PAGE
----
Editor’s Choice September 2014

(3 of 3)

The authors investigated the significance of several clinical and imaging risk factors, most specifically the “cervical seatbelt sign,” in the anterior neck in pediatric patients with suspected blunt cerebrovascular injury as seen by CTA. They found that this common indication for neck CTA was not associated with blunt cerebrovascular injury. With the exception of Glasgow Coma Scale score, no single risk factor was statistically significant in predicting vascular injury.

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Abstract

BACKGROUND AND PURPOSE
There are no standard screening guidelines to evaluate blunt cerebrovascular injury in children. The purpose of this retrospective study was to understand the clinical and radiologic risk factors associated with pediatric blunt cerebrovascular injury on CTA of the neck with primary attention to the cervical “seatbelt sign.”

MATERIALS AND METHODS
Radiology reports from 2002 to 2012 were queried for the examination “CTA neck.” The electronic medical record was reviewed for mechanism of injury, Glasgow Coma Scale score, and physical examination findings. Radiology reports from adjunct radiographic studies were reviewed. CTA neck examinations with reported blunt cerebrovascular injury were reviewed to confirm imaging findings. Patients with penetrating injury or those without a history of trauma were excluded.

RESULTS
Four hundred sixty-three patients underwent CTA of the neck; 137 had blunt trauma. Forty-two of 85 patients involved in a motor vehicle collision had a cervical seatbelt sign; none had blunt cerebrovascular injury. Nine vessels (4 vertebral arteries, 4 ICAs, 1 common carotid artery) in 8 patients ultimately were diagnosed with various grades (I–IV) of blunt cerebrovascular injury, representing 5.8% (8/137) of the population screened for blunt neck trauma. The mean Glasgow Coma Scale score was significantly lower (P = .02) in the blunt cerebrovascular injury group versus the non-blunt cerebrovascular injury group. Although not statistically significant, patients with blunt cerebrovascular injury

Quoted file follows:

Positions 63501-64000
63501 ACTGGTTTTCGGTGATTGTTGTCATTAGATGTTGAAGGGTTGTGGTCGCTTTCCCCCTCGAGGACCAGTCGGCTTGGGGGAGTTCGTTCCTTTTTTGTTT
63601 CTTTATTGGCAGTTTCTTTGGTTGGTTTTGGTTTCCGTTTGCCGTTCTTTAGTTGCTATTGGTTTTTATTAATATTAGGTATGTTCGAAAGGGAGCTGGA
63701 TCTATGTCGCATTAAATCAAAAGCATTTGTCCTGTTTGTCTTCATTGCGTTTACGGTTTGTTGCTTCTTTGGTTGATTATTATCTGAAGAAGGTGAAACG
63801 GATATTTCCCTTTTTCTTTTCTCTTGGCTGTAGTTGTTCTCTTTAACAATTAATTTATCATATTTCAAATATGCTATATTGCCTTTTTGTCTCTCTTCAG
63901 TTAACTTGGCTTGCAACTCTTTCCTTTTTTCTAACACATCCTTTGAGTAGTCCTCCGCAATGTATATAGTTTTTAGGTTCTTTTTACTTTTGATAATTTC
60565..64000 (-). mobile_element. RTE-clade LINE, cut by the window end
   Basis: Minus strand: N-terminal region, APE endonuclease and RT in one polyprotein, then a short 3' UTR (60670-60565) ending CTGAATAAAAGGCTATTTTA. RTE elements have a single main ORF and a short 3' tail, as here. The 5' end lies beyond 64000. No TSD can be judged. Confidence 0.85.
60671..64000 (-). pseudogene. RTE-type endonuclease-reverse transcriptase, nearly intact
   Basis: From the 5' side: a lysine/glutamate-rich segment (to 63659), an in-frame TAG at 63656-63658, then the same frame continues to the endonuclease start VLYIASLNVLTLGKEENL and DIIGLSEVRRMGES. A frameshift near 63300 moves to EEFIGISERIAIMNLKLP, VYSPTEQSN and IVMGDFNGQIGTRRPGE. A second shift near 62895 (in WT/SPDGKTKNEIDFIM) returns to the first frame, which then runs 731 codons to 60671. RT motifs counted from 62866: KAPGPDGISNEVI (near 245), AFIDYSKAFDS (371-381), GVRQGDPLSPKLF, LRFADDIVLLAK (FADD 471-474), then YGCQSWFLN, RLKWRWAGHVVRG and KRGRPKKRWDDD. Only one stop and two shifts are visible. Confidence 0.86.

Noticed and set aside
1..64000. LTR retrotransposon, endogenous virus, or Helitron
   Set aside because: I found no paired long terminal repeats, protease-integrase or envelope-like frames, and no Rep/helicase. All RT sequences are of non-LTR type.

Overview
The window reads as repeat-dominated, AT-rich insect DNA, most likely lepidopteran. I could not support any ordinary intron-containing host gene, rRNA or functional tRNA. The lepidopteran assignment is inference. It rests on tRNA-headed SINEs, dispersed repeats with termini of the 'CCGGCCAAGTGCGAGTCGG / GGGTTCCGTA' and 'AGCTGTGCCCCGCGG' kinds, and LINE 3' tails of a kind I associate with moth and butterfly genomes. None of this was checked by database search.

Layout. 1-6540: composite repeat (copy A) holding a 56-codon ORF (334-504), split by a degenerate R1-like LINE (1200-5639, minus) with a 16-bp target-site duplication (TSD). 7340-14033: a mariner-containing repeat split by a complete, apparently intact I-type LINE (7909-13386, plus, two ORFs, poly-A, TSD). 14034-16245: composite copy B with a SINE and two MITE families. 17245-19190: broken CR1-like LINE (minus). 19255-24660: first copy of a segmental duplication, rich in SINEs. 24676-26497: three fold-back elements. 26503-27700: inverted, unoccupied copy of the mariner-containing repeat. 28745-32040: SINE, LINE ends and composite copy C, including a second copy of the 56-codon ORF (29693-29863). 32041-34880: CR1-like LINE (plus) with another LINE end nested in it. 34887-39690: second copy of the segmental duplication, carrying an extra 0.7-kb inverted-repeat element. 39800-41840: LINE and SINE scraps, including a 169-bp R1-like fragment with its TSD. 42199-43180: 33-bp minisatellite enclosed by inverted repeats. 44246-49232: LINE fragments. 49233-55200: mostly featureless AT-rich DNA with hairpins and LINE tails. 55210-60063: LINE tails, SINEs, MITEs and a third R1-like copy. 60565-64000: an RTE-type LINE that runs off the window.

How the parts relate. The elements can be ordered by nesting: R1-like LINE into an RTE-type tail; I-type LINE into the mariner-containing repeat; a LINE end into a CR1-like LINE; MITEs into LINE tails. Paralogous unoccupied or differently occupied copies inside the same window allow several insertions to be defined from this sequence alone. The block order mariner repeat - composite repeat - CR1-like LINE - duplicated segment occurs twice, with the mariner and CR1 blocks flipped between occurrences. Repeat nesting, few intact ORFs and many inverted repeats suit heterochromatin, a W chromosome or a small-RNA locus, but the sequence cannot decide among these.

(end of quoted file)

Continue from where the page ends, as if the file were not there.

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Brain Structure and Function in Patients after Metal-on-Metal Hip Resurfacing

Editor’s Choice September 2014

(2 of 3)

Malfunction of metal-on-metal hip prostheses may produce visual, hearing, and motor deficits. These authors compared brain volumes, metal deposition, and gray matter attenuation in 2 groups of patients 8 years after surgery. Whole blood cobalt and chromium levels were higher in patients with metal-on-metal prostheses and associated with subtle structural changes in the visual pathways and basal ganglia.

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Abstract

BACKGROUND AND PURPOSE
Hip prostheses that use a metal-on-metal articulation expose the brain to elevated metal concentrations that, in acute excess due to prosthesis malfunction, is associated with neurologic damage, including visual and hearing loss and motor deficits. Here, we examined whether chronic exposure to lower elevated metal levels, typical of well-functioning prostheses, also affects brain structure and function.

MATERIALS AND METHODS
We compared brain volumes, metal deposition, and gray matter attenuation by MR imaging and clinical neurologic function in patients 8 years after receiving a metal-on-metal hip resurfacing versus a matched group of patients with the same duration exposure to a conventional hip prosthesis.

RESULTS